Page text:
North Korea Warns U.S. and South Korea Will Pay 'Heavy Price' for Drills, Launches More Missiles

North Korea has tested two more missiles, warning that the United States and South Korea's decision to pursue joint military drills could derail a fragile, historic peace process between them.

South Korea's Joint Chiefs of Staff announced late Tuesday the launch of what it described as two short-range ballistic missiles (SRBMs) that flew up to 280 miles east off North Korea's west coast, reaching a maximum altitude of 23 feet at a top speed of nearly Mach 6.9, or nearly seven times the speed of sound. The launch was the fourth of its kind in less than two weeks, marking a dramatic increase in the pace of North Korea's weapons testing just as its two top foes began training together despite ongoing denuclearization talks.

Just around the time the tests were conducted, the North Korean Foreign Ministry issued a statement calling the joint U.S.-South Korean maneuvers "an undisguised denial and a flagrant violation" of agreements it made with Washington on June 12 and with Seoul on April 27 and September 19 of last year.

"The U.S. and South Korean authorities remain outwardly talkative about dialogue. But when they sit back, they sharpen a sword to do us harm. If this is what they call 'creative approach' and 'imaginative power beyond common sense', we will be compelled to seek a new road as we have already indicated," the statement read. "If the U.S. and South Korean authorities trust to luck, disregarding our repeated warnings, we will make them pay [a] heavy price which will in turn make them very much difficult."

north korea missile test july
North Korea tests what it described as a "new-type tactical guided weapon" believed to be the KN-23 short-range ballistic missile on the country's east coast, possibly near the resort city of Wonsan, July 25. The weapon is believed to be the same one tested August 5 and resembled Russia's mobile Iskander system, an advanced and nuclear-capable platform capable of deceiving defense systems. Korean Central News Agency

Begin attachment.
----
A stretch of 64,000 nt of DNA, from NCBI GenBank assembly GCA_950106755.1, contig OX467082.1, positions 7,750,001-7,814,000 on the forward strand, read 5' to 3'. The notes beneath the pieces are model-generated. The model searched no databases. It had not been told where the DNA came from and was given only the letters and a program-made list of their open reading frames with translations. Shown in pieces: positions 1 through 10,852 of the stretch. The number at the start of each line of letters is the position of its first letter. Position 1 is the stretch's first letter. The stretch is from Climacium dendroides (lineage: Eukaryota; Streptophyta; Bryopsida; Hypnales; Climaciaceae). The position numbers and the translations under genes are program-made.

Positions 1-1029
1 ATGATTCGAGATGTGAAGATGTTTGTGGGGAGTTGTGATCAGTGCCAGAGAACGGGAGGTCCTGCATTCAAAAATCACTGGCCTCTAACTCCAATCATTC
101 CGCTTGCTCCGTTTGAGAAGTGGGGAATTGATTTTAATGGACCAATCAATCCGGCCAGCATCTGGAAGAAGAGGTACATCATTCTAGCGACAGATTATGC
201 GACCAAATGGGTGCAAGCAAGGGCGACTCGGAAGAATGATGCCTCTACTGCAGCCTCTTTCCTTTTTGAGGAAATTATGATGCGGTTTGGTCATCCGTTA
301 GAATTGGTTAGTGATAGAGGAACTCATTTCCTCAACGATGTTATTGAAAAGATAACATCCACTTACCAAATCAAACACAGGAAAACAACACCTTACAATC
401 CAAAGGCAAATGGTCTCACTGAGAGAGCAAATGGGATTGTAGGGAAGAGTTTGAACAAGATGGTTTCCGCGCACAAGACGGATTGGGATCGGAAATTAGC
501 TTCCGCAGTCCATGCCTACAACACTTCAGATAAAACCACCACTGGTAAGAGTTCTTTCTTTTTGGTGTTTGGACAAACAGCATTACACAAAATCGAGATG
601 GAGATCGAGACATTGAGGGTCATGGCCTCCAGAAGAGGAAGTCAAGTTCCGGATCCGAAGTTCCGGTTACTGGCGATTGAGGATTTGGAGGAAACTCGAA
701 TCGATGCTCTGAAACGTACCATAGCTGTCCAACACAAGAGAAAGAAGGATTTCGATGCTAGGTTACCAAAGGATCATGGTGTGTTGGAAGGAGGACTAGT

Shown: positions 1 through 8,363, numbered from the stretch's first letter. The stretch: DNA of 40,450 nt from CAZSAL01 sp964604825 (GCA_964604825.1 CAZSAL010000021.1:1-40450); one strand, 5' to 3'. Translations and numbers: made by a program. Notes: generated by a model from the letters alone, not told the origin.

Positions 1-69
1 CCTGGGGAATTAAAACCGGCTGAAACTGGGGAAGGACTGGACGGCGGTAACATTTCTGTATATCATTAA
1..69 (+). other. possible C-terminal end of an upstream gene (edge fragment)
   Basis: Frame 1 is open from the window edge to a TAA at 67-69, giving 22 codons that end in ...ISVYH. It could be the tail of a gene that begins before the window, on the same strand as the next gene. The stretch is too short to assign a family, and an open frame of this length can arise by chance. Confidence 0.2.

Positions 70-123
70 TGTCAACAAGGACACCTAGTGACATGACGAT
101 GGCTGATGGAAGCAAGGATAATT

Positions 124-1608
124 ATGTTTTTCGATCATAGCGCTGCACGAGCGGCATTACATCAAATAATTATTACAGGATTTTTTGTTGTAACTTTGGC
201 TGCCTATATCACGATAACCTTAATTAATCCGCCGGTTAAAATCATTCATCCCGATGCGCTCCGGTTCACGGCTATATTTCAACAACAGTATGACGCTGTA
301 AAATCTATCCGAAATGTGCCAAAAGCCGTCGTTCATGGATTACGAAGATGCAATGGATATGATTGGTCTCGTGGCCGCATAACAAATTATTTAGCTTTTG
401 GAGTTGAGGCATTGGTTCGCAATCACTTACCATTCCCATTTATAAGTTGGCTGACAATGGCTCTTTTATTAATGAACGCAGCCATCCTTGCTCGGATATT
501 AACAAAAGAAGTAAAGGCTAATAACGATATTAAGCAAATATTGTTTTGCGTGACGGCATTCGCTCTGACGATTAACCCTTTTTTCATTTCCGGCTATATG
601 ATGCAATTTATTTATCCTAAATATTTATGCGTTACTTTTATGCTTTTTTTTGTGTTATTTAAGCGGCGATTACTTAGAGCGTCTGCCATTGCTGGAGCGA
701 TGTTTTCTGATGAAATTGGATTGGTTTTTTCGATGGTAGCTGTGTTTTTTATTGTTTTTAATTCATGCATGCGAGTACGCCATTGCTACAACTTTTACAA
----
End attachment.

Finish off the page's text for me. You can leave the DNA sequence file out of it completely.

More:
North Korea has long regarded joint U.S.-South Korea training as a threat to its own national security, for which it viewed its nuclear weapons as a vital safeguard. After a heated 2017 in which North Korean supreme leader Kim Jong Un oversaw his nations' first three intercontinental ballistic missile (ICBM) launches and its most powerful nuclear test, the young ruler initiated a peace process with South Korean President Moon Jae-in and, eventually, President Donald Trump himself, both of whom ultimately welcomed the opportunity to end the decades-long conflict.

Just prior to his meeting with Moon, Kim said last April that he would freeze nuclear and ICBM tests and, following his meeting with Trump, the U.S. president called for the suspension of some regular exercises with South Korea as North Korea dismantled some weapons development sites. As talks slowed and follow-up U.S.-North Korea summit in February failed to produce any deal, Kim conducted two SRBM tests in May.